October was the most active unstable month of 2015. This is due to nation-wide demonstrations by students over increasing tuition fees. The recent demonstrations were sparked after some universities announced that they were increasing their fees by 10%, double the rate of inflation. The issue was compounded by the fact that the National Student Financial Aid Scheme announced that it lacked the funds to provide assistance to all qualifying students (Hall, 29 October 2015).
Of the main upheavals in South Africa, the nationwide demonstrations over university funding garnered the most conciliatory reaction from the government. The ruling ANC vocally condemned the violence of the xenophobic riots and later clashed with the Rhodes Must Fall movement (Bernardo, 31 August 2015; Agence France Presse, 15 April 2015). However, the government attempted to negotiate with the fee demonstrators. Higher Education Minister Blade Nzimande initially offered a 6% cap of fee increases and President Zuma eventually capitulated to the student’s demands and announced that there would be no fee increases for the next year (BBC News, 23 October 2015).
The government’s willingness to negotiate with students over fees may be due to how widespread the demonstrations were compared to the comparatively contained protests over transformation at the universities.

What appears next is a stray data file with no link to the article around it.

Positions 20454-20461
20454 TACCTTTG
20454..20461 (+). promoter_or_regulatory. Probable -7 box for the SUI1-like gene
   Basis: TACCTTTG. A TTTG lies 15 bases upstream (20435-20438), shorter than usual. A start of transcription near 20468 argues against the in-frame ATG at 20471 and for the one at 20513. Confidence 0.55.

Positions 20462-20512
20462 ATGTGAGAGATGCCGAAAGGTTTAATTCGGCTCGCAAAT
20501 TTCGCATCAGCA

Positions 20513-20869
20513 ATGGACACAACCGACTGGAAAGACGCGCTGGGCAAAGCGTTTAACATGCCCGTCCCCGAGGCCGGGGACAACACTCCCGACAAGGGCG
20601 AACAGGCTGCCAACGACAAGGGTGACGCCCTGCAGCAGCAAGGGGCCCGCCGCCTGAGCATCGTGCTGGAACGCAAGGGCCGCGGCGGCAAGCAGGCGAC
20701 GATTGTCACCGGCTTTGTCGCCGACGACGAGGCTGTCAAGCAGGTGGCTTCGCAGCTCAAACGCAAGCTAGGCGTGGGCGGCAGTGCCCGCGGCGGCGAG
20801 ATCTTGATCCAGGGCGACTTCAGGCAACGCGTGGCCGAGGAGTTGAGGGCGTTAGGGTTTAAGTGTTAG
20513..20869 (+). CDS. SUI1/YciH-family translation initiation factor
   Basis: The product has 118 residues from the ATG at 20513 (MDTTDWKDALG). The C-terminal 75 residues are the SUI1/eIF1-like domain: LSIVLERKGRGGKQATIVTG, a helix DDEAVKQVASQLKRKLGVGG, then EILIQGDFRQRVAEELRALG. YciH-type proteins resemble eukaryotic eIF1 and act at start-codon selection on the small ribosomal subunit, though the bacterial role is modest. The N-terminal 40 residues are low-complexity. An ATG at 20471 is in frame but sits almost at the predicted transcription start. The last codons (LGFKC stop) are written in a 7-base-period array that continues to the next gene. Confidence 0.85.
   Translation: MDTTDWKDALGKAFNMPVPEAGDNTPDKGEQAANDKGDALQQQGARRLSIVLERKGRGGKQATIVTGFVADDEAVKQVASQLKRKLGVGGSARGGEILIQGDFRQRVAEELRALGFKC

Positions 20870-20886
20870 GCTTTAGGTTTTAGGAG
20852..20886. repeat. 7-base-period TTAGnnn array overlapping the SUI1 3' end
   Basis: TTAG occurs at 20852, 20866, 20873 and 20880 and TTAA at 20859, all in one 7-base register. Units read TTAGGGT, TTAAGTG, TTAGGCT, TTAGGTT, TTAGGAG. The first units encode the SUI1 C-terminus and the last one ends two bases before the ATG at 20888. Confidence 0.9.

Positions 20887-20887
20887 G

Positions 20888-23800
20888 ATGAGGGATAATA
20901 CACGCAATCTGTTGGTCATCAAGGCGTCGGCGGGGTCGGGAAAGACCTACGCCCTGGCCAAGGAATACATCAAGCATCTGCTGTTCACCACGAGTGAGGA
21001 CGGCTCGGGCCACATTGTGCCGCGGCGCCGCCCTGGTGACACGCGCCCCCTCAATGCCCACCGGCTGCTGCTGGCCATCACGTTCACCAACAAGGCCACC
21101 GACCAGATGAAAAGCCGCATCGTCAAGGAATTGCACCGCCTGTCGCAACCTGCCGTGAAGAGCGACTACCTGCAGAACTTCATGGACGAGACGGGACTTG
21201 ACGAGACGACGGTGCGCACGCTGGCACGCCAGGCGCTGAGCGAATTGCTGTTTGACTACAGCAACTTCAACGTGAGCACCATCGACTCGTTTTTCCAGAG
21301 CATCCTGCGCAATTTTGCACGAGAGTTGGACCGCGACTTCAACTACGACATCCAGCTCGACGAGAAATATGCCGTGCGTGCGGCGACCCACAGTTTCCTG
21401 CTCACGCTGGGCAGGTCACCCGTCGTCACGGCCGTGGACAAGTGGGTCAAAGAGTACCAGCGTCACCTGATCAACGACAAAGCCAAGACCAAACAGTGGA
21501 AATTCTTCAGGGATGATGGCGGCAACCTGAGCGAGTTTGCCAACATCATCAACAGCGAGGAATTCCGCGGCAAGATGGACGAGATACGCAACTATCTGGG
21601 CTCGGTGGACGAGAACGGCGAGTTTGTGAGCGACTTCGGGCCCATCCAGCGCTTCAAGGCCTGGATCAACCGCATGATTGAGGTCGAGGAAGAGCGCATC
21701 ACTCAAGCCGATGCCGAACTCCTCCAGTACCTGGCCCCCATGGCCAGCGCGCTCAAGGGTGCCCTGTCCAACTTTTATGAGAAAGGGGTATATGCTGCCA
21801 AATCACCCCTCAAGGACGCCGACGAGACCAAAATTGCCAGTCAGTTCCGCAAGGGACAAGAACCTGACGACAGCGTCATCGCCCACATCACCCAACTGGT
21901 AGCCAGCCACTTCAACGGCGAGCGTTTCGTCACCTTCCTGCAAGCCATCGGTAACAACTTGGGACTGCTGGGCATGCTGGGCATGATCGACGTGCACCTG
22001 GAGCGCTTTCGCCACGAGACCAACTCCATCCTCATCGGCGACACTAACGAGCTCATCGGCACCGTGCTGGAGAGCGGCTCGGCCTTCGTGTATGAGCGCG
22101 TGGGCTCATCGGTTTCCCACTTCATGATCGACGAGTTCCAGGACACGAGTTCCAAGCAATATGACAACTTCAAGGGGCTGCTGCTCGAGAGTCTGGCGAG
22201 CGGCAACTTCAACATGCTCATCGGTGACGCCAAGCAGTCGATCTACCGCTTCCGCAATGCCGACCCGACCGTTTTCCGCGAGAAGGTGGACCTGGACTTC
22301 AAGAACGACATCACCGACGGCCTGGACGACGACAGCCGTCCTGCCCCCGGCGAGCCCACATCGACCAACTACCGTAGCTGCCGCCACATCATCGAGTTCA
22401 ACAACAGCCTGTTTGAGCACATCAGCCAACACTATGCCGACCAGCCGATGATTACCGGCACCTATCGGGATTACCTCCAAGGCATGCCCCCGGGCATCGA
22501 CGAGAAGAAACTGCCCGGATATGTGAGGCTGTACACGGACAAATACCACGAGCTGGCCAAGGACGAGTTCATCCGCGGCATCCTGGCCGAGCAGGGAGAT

All three of these issues are likely to resurface during next year’s municipal elections. The role local community leaders have played in facilitating xenophobic violence in the past raises the possibility that local party representatives may again encourage anti-foreigner violence to shore up support. Similarly, the economic and cultural issues faced by South African students are again likely to be key issues. The two major opposition parties, the Democratic Alliance and the Economic Freedom Fighters, both claimed to support the anti-fee demonstrations. It may be the case that students again use riots or protests to remind the ANC of their numerical strength and their vital importance as a constituency in the forthcoming elections.
Over the past few years, there has been a relative decrease in peaceful protests in South Africa. Events involving peaceful protesters accounted for 40% of events in 2013, 32.9% of events in 2014 and 30% of events in 2015. This has been matched by a relative increase in events involving violent rioters, which have accounted for 25.3%, 28.7% and 36.4% of events in 2013, 2014 and 2015 respectively (see Figure 2). This shows that violent demonstration is becoming a more acceptable means to vocalise political discontent. Given the importance of the municipal elections and the virulence of the main political events in 2015, violent demonstration may become even more prevalent and widespread next year.
This report was originally featured in the December ACLED-Africa Conflict Trends Report.